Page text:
As Summer transitions to Fall, it may seem premature to already be thinking about the effects of heavy snowfall this winter. But key preventative maintenance tasks now while the weather is cooling can make a huge impact on reducing your risk of severe damage to your home during the Winter season.
Ice dams occur when snow accumulates on the roofs of homes that do not have adequate insulation. Heat escapes from the lower levels through a poorly insulated attic, causing the roof to warm. When the piled up snow on the roof starts to melt from the heat under the roof, the snow melts. The melted snow then runs down the roof until it reaches a colder area near the eaves and gutters, and then refreezes. The result is large mounds of ice that prevent water from running down the roof through the gutters. Instead, the melted snow pools behind the ice dams. When this happens, the water can seep through the roof shingles and into the attic. Once the water moves through the roof it can cause the roof to rot and insulation damage. In a lot cases the water soaks through the ceilings and into the walls, causing discoloration, wallpaper damage and excess moisture. These water-related problems can result in damper conditions where mold is likely to grow if not addressed quickly.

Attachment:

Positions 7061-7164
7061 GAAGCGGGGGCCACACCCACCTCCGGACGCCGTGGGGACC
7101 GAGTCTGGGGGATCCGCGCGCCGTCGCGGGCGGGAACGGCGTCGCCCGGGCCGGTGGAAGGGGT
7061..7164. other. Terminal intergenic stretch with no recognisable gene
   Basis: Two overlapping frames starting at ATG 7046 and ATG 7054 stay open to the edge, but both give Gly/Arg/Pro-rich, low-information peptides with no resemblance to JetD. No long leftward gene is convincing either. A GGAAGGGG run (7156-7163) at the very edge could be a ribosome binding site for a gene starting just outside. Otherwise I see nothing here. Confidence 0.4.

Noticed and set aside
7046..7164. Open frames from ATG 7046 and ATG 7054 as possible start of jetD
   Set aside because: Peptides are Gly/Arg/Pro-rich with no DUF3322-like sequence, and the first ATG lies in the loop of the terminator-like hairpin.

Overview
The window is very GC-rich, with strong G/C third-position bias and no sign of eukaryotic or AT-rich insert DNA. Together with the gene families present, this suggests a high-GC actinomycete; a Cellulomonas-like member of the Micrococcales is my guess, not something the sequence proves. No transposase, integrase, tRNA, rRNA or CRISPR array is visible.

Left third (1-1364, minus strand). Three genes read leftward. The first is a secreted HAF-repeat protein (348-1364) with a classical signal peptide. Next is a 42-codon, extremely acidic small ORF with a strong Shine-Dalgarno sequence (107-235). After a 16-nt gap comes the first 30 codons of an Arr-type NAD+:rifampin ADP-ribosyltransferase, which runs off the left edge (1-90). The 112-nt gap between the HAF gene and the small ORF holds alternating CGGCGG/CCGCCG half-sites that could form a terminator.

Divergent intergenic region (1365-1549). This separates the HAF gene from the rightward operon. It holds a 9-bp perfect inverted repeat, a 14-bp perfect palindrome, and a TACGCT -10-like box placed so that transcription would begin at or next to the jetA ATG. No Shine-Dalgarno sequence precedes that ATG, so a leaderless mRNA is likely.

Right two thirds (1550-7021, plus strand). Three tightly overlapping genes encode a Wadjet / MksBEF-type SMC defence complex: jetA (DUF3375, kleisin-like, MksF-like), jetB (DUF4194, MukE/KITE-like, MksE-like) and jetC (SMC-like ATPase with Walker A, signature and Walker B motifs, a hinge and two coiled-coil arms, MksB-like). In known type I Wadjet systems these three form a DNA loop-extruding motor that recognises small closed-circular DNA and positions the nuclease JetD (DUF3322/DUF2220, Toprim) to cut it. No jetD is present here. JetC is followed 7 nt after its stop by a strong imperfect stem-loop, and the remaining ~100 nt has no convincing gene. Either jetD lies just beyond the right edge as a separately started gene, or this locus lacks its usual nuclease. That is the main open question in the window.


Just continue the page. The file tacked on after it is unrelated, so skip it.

Even if you don’t have any visible water damage, you could still have ice dams. You can check without going up on the roof. Just take a look at the outside of your home. Are there a lot of icicles hanging from the eaves? Although the icicles may look very nice and sparkly, they are actually a sign that you may have an ice dam. Smaller icicles are usually not indicative of an ice dam. However, large icicles that have a diameter of over 4 inches can mean problems upstairs. The larger icicles are not attached to the roof, but are instead anchored by the ice dams. What happens is the pools of water behind the ice flow over the dams and freeze before they hit the ground, resulting in icicles.